The Elderly Wife, The Husband, and The Transfer on Death Account

June 27, 2018

Here we go again. Marital bliss ain't all it's cracked up to be. Add one elderly wife. Add one part husband. Add two parts brokerage account for the benefit of the kids. Shake. Remove cash from the account. Pour into one big regulatory glass and garnish with a compliance nightmare.

Case In Point

For the purpose of proposing a settlement of rule violations alleged by the Financial Industry Regulatory Authority ("FINRA"), without admitting or denying the findings, prior to a regulatory hearing, and without an adjudication of any issue, James W. Stowell submitted a Letter of Acceptance, Waiver and Consent ("AWC"), which FINRA accepted. In the Matter of James W. Stowell,Respondent (AWC 2016049887101, June 20, 2018).

The AWC asserts that Stowell was first registered in 1988 and by 1994, he was registered with FINRA member firm Robert W. Baird & Co. Inc. The AWC asserts that "Stowell has no prior disciplinary history."

Elderly Client's TOD Account

The AWC alleges that in 2012, an "elderly" customer opened with Robert W. Baird & Co. Inc. a Transfer on Death ("TOD") account for the benefit of her children. The customer purportedly explained to Stowell that she was "funding the account with her own funds, and stated that she was not giving her husband access to the account."

November 2015 Withdrawal

The AWC alleges that at  the end of November 2015, the customer's husband called Stowell in order to arrange to to withdraw funds from the TOD account, and he stated that his wife's:

health was deteriorating, and she required $20,000 for an urgent treatment. Stowell asked to speak to the customer, but the husband said she was too ill to speak. When Stowell told the husband that he could take the husband's instructions only if he had a power of attorney, the husband claimed he had a power of attorney and said he would provide it, but he did not. 

The AWC alleges that the account lacked available cash for distribution. Without having received the requested Power of Attorney, Stowell raised cash through the sale of a mutual fund, and the stockbroker then authorized Baird to issue a $20,000 check to the customer.

January 2016 Withdrawal

In January 2016, the husband again allegedly requested a second withdrawal of $10,000, which Stowell authorized without a Power of Attorney. The proceeds were again raised through the allegedly unauthorized sale of mutual funds, and a check forwarded to the customer.

January/February 2016 Withdrawal

In late January/February 2016, the husband sought another $10,000 withdrawal, which was accomplished in the same fashion as the first two; namely, without a Power of Attorney, via an unauthorized sale of mutual funds, and finalized through a check to the customer. 

Customer Reimbursed

The AWC asserts that:

The customer's account has been reimbursed and her investment positions prior to the husband's withdrawal requests have been reinstated.


The AWC alleges that on July 19, 2017, Baird filed a Uniform Termination Notice for Securities Industry Registration ("Form U5") reporting Stowell's voluntary termination due to retirement. 

FINRA Sanctions

FINRA deemed that Stowell violated FINRA Rule 2010 by:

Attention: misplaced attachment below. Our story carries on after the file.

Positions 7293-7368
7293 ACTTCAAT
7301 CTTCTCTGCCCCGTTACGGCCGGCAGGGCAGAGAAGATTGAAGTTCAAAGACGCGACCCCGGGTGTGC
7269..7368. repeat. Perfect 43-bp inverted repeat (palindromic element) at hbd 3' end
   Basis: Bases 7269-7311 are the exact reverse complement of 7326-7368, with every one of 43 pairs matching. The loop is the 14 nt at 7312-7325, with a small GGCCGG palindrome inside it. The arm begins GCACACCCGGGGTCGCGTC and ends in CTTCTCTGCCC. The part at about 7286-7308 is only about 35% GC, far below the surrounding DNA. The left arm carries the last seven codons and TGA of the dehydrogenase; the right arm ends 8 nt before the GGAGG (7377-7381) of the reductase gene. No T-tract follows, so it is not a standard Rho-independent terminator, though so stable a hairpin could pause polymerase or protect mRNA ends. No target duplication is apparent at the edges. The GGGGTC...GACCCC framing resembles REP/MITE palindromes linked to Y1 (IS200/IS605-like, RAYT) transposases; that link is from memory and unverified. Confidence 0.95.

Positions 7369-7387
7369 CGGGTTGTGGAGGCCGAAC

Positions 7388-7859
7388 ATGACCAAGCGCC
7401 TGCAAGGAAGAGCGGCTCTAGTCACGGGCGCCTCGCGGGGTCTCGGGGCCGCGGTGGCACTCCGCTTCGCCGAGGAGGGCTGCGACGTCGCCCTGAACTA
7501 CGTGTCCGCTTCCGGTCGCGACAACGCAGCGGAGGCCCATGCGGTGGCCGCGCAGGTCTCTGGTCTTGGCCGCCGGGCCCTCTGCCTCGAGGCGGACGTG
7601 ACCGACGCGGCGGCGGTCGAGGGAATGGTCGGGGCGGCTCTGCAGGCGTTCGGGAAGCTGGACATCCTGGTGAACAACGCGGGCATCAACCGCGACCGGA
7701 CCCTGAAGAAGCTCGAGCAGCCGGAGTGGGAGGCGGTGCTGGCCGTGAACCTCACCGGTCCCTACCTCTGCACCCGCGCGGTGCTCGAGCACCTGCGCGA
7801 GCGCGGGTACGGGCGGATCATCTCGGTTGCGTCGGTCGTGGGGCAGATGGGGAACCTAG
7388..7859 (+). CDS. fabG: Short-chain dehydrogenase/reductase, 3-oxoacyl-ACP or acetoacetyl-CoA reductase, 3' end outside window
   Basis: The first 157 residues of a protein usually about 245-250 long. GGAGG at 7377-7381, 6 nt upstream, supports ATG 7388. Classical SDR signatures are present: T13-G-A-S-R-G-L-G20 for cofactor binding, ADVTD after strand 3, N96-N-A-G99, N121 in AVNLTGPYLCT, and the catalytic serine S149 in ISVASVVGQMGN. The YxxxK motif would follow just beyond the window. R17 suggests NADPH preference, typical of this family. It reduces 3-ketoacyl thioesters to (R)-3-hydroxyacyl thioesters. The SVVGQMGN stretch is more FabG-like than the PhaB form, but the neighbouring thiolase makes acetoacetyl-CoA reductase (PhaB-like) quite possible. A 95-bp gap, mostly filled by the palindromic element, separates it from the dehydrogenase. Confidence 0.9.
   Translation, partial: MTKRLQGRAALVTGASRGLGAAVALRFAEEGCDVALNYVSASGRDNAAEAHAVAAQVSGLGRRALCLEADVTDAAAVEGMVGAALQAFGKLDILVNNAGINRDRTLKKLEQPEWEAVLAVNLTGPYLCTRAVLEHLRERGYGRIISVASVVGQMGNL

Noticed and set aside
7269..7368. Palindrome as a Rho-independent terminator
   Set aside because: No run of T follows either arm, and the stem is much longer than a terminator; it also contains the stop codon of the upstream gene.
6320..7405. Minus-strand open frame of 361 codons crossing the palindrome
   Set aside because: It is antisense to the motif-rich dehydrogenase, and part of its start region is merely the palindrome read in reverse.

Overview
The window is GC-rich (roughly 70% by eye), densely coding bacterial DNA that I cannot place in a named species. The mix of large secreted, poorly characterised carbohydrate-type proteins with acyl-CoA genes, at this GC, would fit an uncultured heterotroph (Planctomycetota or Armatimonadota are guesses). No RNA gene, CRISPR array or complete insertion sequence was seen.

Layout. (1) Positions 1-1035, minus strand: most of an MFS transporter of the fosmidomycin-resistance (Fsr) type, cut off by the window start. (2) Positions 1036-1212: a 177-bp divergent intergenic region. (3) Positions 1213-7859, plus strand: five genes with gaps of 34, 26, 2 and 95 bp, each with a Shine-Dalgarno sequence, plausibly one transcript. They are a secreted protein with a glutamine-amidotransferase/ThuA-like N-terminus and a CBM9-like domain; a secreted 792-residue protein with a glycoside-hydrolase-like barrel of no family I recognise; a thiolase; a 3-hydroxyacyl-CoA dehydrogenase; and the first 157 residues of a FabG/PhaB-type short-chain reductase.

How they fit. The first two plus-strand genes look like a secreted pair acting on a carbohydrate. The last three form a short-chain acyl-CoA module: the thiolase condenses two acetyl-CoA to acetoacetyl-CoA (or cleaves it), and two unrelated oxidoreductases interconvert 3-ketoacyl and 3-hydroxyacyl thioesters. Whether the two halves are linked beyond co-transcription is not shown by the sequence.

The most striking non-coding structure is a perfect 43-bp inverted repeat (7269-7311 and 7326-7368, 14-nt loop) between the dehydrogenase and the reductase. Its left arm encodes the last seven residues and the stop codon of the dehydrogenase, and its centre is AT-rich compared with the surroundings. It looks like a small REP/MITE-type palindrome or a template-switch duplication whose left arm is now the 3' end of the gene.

• taking orders from an unauthorized person (the customer's husband) to withdraw funds from the TOD account; and 
  • selling  mutual fund shares without discretionary authority.
In accordance with the terms of the AWC, FINRA imposed upon Stowell a $7,500 fine and a 45-day-suspension from association with any FINRA member in any capacity.

Bill Singer's Comment

I get it. You get it. We all get it. In hindsight, we all knew that the second we learned it was an elderly client and that the husband was calling for a withdrawal that this was going to end in a mess. The warning signs could not be clearer The elderly wife funded the TOD account with her own money for her children and pointedly informed the stockbroker that she did not want her husband to have access to the account.  All of which goes out the window when the husband gets access to the account without the wife's express authorization.

The road to Hell is paved with good intentions. No good deed goes unpunished. I'll give you all of that. On the other hand, what part of this is my money, this is for my kids, and I don't want my husband to have access to this account suggested to Stowell that he could drop his guard and do the husband's bidding? The customer and only the customer has the power to authorize transactions in his or her account -- and when the exceptions to that Golden Rule do pop up, they almost always come with a list of mandatory paperwork, signatures, authorizations, and approvals. There is a point where customer service ends and misconduct begins.

One quibble with this AWC is that it asserts that for each and every of the three cited mutual fund sales, a check was "issued" to the customer. Assuming that the check was cut solely in the name of the elderly wife, why did Baird need to reimburse her account and reinstated the mutual fund positions? No . . . I'm not an idiot although I may easily fool you if you know me. Unfortunately, as a stickler for detail, I am unable to find any statement in the AWC that the husband converted the three checks or forged his wife's signature or any indication whatsoever that the issued checks were otherwise intercepted. From a regulatory perspective, the misuse of the proceeds does not alter the fact that Stowell should not have done jack without the Power of Attorney or after directly speaking with the customer. Be that as it may, the AWC should have provided just one more bit of content and context so that we understand what happened to the $40,000 in proceeds paid out in three checks.